The author would like to thank the graduate students with whom she is fortunate to work. Their passion for teaching and learning inspires and validates the challenge to strive for continuous improvement as an instructor. She would also like to thank Melissa Baralt for providing valuable feedback on an earlier

version of this paper.


Borg, S. (2006). Teacher cognition and language education: Research and practice. New York: Continuum.

Gurzynski-Weiss, L. (2013). Instructor characteristics and classroom-based second language acquisition of Spanish. In K.L. Geeslin (Ed.), The handbook of second language Spanish (pp. 530-546). Wiley Blackwell.

Gurzynski-Weiss, L. (in press). Graduate instructor in-class cognition and feedback provision over time. To appear in R.T. Miller, K.I. Martin, C.M. Eddington, A. Henery, N.M. Miguel, A. Tseng, A. Tuninetti, & D. Walter (Eds.), Selected proceedings of the 2012 second language research forum.

Kowalski, R.M., & Westen, D. (2008). Psychology (5th edition). Hoboken, NJ: John Wiley & Sons.

Borg, S. (2003). Teacher cognition in language teaching: A review of research on what language teachers think, know, believe, and do. Language Teaching 36, 81-109.

Gurzynski-Weiss, L. (2010). Factors influencing oral corrective feedback provision in the Spanish foreign language classroom: investigating instructor native/non-native speaker status, second language acquisition education, and teaching experience. PhD dissertation, Georgetown University. Washington, DC.

Richards, J.C. (1998). What's the use of lesson plans? In J.C. Richards (Ed.), Beyond training (pp. 10321). Cambridge: Cambridge University Press.

Mackey, A., Polio, C., & McDonough, K. (2004). The relationship between experience, education and teachers' use of incidental focus-on-form techniques. Language Teaching Research, 8(3), 301-27.

McDonough, K. (2006). Action research and the professional development of graduate teaching assistants. The Modern Language Journal 90(1), 33-47.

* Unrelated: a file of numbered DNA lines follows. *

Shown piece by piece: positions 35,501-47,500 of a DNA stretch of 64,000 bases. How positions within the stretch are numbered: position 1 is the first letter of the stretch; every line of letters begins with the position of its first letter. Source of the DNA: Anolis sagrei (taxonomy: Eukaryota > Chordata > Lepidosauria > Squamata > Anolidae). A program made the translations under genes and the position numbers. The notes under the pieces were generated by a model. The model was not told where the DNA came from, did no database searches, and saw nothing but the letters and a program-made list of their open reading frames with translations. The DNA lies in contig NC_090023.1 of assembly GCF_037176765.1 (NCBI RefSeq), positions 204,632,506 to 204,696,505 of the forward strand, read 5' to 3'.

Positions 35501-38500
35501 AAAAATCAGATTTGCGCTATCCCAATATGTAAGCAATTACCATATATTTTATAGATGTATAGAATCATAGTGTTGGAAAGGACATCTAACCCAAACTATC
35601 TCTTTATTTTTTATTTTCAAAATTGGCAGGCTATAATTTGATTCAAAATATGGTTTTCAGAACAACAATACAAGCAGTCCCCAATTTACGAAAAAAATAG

Peacock, M. (2001). Pre-service ESL teachers' beliefs about second language learning: A longitudinal study. System 29, 177-93.

Gatbonton, E. (2008). Looking beyond teachers' classroom behaviour: Novice and experienced ESL teachers' pedagogical knowledge. Language Teaching Research 12, 161-82.

Johnson, K.E. (1994). The emerging beliefs an instructional practices of preservice English as a second language teachers. Teaching and Teacher Education 10, 439-52.

Dornyei, Z., with Taguchi, T. (2010). Questionnaires in second language research: Construction, administration and processing (2nd edition). New York: Lawrence Erlbaum.

Farrell, T.S.C. (2008). Reflecting language teaching: From research to practice. New York: Continuum.

Baralt, M. (2011). Coding qualitative data. In A. Mackey & S.M. Gass (Eds.), Research methods in second language acquisition: A practical guide. Mahwah, New Jersey: Wiley-Blackwell, 222-44.

Richards, J.C., & Lockhart, C. (1996). Reflective teaching in language classrooms. New York: Cambridge.

Glaser, B.G., & Strauss, A.L. (1967). The discovery of grounded theory: Strategies for qualitative research. Chicago: Aldine.